We do, however, need a reality check. Now that the necessary humble pie has been eaten, Labour’s unexpected revival at the ballot box means we can begin to treat Corbyn as a normal politician – with the emphasis on the second word. He’s not the Messiah, but he’s not a joke either. He is a charismatic campaigner who is willing to compromise on second-tier issues to achieve his main objectives.

From the general election, we can see just how good a campaigner Corbyn is: he can fire up a crowd, give disciplined answers to interviewers and chat amiably on a sofa. That throws into sharp relief just how limp his performances were last year.

He might have little else in common with Theresa May, but they both looked at the EU referendum and thought: yeah, I’m going to sit this one out. He called on activists to accept the EU “warts and all”; and said he was “seven, or seven and a half” out of ten in favour of staying in it.

For both leaders, this was a pragmatic decision. May did not want to be overtly disloyal to David Cameron, but neither did she wish to risk her career if the result went the other way.

Anyone in Labour would have been equally sane to look north of the border and back to 2014, and remember just how much credibility the party immolated by sharing stages with the Conservatives and allowing itself to be seen as the establishment. By limiting his involvement in the Remain campaign and whipping his MPs to trigger Article 50, Corbyn ended up with a fudge that gave Labour some cover in heavily pro-Brexit regions of the country.

That’s the politics, but what about the principle? I can’t shake the feeling that if Corbyn campaigned as hard for Remain in 2016 as he did for Labour in 2017, we would still be members of the European Union. And that matters to me, as much as left-wing policies or a change in the rhetoric around migrants and welfare claimants, because I think leaving the EU is going to make us poorer and meaner.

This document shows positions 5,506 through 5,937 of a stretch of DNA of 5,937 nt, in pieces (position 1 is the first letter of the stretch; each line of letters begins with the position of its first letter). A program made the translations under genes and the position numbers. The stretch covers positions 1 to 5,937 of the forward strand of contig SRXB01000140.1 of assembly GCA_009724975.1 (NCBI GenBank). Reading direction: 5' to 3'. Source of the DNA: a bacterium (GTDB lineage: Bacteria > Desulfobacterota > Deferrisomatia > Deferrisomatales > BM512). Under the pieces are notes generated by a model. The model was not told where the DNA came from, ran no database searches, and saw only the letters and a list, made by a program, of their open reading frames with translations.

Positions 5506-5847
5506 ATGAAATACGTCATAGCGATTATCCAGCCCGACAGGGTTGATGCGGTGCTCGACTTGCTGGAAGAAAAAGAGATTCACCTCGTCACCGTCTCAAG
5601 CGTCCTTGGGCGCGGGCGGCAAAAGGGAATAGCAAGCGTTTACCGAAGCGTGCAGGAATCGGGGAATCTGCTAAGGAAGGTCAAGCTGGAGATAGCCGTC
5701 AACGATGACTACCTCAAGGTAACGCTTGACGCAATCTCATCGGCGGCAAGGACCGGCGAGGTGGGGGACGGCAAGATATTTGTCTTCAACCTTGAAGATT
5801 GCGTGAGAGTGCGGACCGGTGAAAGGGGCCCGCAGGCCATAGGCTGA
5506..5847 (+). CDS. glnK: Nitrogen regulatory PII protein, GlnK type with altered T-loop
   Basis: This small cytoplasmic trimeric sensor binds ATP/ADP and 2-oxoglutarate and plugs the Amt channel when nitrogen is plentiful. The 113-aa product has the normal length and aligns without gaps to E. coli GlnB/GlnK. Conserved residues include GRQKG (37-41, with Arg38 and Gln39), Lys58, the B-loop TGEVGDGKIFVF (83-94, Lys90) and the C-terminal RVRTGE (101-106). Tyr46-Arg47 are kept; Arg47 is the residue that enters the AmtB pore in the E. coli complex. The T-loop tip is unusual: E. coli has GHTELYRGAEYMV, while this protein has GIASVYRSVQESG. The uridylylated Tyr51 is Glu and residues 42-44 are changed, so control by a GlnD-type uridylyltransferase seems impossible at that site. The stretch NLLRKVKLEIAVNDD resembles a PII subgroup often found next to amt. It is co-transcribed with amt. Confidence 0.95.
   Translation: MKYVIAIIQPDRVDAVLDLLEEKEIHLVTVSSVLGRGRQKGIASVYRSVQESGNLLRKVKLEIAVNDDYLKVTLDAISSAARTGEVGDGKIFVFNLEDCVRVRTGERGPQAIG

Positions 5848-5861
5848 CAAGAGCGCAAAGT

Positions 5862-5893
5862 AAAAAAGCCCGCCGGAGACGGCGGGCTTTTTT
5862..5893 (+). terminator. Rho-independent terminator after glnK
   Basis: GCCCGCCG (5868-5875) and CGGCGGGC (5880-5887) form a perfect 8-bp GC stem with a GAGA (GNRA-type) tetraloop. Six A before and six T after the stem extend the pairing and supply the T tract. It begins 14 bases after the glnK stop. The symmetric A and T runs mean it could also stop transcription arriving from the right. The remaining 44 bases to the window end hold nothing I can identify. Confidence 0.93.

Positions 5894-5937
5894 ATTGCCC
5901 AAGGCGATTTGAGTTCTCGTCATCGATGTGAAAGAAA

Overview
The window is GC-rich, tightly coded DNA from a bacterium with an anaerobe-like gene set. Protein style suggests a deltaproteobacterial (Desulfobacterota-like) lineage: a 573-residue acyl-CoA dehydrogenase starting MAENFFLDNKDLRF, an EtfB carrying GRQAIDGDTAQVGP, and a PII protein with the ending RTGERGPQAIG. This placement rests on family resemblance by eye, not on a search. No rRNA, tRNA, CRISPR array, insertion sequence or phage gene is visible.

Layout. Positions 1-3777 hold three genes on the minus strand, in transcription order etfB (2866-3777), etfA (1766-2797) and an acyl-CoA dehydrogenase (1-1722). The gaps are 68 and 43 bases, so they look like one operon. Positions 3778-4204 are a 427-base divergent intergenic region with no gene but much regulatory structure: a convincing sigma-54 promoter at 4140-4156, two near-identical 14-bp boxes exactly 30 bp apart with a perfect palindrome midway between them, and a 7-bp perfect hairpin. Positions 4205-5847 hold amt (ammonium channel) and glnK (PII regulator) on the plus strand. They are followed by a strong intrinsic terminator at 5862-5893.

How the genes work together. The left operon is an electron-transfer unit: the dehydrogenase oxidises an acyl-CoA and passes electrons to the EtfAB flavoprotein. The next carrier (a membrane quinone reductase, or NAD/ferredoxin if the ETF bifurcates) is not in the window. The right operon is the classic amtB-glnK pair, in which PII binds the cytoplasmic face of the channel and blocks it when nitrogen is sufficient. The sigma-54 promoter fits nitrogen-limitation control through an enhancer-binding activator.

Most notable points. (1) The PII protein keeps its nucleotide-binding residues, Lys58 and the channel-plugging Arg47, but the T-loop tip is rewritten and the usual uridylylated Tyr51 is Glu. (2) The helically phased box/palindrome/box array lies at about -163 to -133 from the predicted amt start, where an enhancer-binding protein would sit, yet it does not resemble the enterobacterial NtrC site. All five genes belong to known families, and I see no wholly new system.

That’s why I worry that many of my friends, and the activists I talk to, are about to be disappointed, after waiting and waiting for Labour to start making the case for a softer Brexit and for the single market being more important than border controls. As Michael Chessum, a long-standing Momentum organiser, wrote on the New Statesman website, “Recognising the fact that immigration enriches society is all very well, but that narrative is inevitably undermined if you then choose to abolish the best policy for allowing immigration to happen.”

Labour’s success on 8 June was driven by its ambiguous stance on Brexit. To Leavers, it could wink at ending freedom of movement when they worried about immigration; to Remainers, it offered a critique of the immigrant-bashing rhetoric of recent times. But can that coalition hold as the true shape of Brexit solidifies? Over the next few months, Jeremy Corbyn’s biggest decision will be this: which half of my voters should I disappoint?

Helen Lewis is deputy editor of the New Statesman. She has presented BBC Radio 4’s Week in Westminster and is a regular panellist on BBC1’s Sunday Politics.

This article first appeared in the 22 June 2017 issue of the New Statesman, The zombie PM